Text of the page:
Most of all today’s runway was a nice reminder of Raeburn’s talent for showmanship. For this season’s REMADE line, he reworked neoprene immersion suits into a women’s anorak and a men’s overcoat. The effects were jaw-droppingly good. It was all the more satisfactory that Raeburn had somewhat veered away from these high-octane pieces for the past few seasons, in favour of building a more recognizable (i.e. commercial) brand identity.

It is no surprise that he turned the volume back up for AW18 considering he is now one of the biggest names on the LFWM schedule. If anything, this collection proved how symbiotic the relationship between creativity and functionality can be. Take for instance one short parka remade from Royal Air Force winchman coveralls. On top of the technical qualities (water resistance, breathability etc) one expects from such garments, that coat also had a front zip which opened asymmetrically to reveal this season’s animal mascot, the giant squid, woven onto a merino wool jumper. It’s precisely this kind of tongue-in cheek humour that makes Raeburn such a delight to follow.

His assured voice came through loud and clear in this season’s uncharacteristic-yet-savvy use of branding. Indeed, many of the garments were adorned with tape that read REMADE REDUCED RECYCLED RAEBURN. A clever way to tap into the current logomania trend without cheapening the brand’s core values.





Qasimi Fashion Show, Menswear Collection Fall Winter 2018 in London

In my post about JOHN LAWRENCE SULLIVAN, I talked about how now is the time for smaller brands to shine, as some of London’s biggest names have left the schedule in favour of the women’s Fashion Week. More than ever the spotlight is on labels like Qasimi to show what they’re made of. And the Central Saint Martins alum certainly rose up to the challenge for AW18.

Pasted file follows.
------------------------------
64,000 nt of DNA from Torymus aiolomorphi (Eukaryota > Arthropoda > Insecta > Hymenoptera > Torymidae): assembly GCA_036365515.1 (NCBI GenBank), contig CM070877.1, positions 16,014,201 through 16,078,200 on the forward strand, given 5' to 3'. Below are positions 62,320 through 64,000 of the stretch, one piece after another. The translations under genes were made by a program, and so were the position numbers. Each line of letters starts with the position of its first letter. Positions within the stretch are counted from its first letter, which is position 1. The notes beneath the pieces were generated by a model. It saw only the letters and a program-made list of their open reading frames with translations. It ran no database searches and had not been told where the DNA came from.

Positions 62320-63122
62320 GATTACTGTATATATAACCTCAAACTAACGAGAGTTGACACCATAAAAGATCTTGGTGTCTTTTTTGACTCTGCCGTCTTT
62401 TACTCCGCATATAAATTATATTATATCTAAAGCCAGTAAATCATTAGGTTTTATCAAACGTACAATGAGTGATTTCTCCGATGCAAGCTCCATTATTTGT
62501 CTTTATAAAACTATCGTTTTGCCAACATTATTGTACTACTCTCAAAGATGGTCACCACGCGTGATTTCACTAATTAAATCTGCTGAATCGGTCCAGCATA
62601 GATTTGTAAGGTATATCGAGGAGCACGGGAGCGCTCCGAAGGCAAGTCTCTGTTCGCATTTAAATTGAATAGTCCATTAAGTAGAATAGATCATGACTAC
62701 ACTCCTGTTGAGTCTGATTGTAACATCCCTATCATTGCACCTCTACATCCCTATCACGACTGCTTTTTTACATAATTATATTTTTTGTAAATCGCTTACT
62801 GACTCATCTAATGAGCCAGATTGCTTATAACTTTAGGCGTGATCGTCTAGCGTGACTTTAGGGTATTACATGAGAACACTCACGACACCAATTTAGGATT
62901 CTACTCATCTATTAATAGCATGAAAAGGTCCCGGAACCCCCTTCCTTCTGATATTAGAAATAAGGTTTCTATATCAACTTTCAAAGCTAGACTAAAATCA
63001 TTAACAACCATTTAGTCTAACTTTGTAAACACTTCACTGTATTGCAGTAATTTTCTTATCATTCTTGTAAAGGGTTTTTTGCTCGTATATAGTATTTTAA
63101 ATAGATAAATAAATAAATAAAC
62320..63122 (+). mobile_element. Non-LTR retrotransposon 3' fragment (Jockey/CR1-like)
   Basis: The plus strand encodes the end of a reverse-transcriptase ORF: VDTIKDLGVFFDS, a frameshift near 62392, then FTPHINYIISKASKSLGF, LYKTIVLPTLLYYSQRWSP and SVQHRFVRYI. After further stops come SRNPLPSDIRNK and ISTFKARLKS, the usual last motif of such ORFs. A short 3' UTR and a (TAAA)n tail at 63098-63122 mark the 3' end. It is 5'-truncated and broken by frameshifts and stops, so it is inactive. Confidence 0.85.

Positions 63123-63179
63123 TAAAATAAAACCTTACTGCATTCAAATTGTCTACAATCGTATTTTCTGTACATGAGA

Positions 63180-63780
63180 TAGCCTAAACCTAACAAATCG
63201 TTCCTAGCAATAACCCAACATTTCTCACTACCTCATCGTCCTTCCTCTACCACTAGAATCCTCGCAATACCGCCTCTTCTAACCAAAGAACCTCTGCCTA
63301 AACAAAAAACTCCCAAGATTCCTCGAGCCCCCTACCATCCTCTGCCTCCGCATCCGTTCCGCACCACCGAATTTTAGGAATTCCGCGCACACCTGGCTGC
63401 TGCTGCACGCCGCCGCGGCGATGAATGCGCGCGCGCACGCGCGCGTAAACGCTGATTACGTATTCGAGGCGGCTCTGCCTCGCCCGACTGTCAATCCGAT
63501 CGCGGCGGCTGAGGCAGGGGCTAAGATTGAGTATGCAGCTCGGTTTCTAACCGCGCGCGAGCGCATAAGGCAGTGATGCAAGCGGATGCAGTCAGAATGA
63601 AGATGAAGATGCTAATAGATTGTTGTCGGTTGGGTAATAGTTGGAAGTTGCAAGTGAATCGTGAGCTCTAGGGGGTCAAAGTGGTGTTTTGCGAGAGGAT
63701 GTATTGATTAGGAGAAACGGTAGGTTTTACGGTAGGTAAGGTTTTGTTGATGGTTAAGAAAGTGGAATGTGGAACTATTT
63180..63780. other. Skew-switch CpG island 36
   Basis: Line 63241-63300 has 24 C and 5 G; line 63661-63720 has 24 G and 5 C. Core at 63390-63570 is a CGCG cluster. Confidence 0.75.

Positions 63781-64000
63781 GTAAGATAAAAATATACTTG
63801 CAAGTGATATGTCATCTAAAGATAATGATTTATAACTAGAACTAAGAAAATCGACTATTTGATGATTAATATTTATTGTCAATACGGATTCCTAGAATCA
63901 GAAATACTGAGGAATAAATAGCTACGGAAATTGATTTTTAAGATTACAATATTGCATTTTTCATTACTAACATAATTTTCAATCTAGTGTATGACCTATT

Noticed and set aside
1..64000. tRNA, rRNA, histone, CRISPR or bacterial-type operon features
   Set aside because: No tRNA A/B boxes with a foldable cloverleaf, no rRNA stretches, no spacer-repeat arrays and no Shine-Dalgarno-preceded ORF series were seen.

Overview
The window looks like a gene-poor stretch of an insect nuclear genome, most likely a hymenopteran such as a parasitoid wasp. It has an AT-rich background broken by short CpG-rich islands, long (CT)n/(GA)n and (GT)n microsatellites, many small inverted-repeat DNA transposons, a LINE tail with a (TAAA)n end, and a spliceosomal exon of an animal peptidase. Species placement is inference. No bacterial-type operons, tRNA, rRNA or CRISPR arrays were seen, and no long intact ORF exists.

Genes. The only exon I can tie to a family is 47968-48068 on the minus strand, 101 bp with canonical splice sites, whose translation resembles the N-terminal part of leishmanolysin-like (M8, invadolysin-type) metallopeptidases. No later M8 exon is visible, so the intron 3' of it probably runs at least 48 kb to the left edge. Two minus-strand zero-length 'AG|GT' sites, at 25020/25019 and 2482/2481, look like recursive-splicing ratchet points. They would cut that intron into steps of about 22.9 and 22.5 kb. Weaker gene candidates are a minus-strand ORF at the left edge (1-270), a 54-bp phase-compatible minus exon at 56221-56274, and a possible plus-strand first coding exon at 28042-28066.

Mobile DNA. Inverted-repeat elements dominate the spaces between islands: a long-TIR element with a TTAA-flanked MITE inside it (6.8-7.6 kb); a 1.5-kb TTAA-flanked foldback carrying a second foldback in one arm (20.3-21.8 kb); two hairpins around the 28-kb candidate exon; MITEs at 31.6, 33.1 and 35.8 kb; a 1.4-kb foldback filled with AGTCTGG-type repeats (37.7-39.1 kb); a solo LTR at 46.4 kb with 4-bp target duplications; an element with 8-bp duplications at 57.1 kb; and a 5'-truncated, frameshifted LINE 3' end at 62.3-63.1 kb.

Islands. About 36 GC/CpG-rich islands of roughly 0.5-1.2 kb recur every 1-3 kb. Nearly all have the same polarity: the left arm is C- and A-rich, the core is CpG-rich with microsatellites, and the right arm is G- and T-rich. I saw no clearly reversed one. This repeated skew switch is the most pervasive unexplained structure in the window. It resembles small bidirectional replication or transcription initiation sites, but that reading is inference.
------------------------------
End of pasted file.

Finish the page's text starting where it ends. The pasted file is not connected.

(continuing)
His message this season was less overtly political than it’s been in the past. Nevertheless Qasimi quietly made the point that cultural diversity is something to be embraced rather than feared. This UAE-born designer has made it his bread and butter to bridge the gap between Middle Eastern and Western cultures through clothing. His talent resides in taking elements from both and fusing them into a look that is whole-heartedly modern and desirable.

This season’s point of departure was checks. We might think of them as a rather commonplace pattern. But dig deeper and we come to realize checks have been used by various cultures around the world since centuries. They might hold different meanings depending on the time and place but they also have a universal quality to them that goes beyond cultural barriers. Using primarily gingham and madras, Qasimi gave his checks a dynamic energy, playing with scale and proportions.


Speaking of the latter, the collection aptly balanced between oversized and cropped fits, both very popular in menswear at the moment. Wide pleated trousers paired with chunky knits were exactly what you wanted to brave the current hellishly cold London weather. Similarly, soft-shouldered oversized coats were the epitome of cosiness. The closing look comprised of a “BLESSED” slogan jumper and super baggy camel trousers was as on point as can be.

Finally what tied the collection together so perfectly was its rich and enticing colour palette. Warm tones such as brown, camel, dusty pink and burgundy were contrasted with touches of acidic yellow and orange. Savvy styling married it all together in one very pleasing to the eye package. My aesthetic taste buds are feeling amply satisfied.



Psycho killer qu’est-ce-que c’est?


JOHN LAWRENCE SULLIVAN officially opened the AW18 season this morning at London Fashion Week Men’s. In spite of the freezing cold, I had no regrets dragging my butt to the BFC show space as JLS’s new collection packed a punch. For those who don’t get my terrible pun I should mention Arashi Yanagawa (founder and designer of JLS) used to be a professional boxer.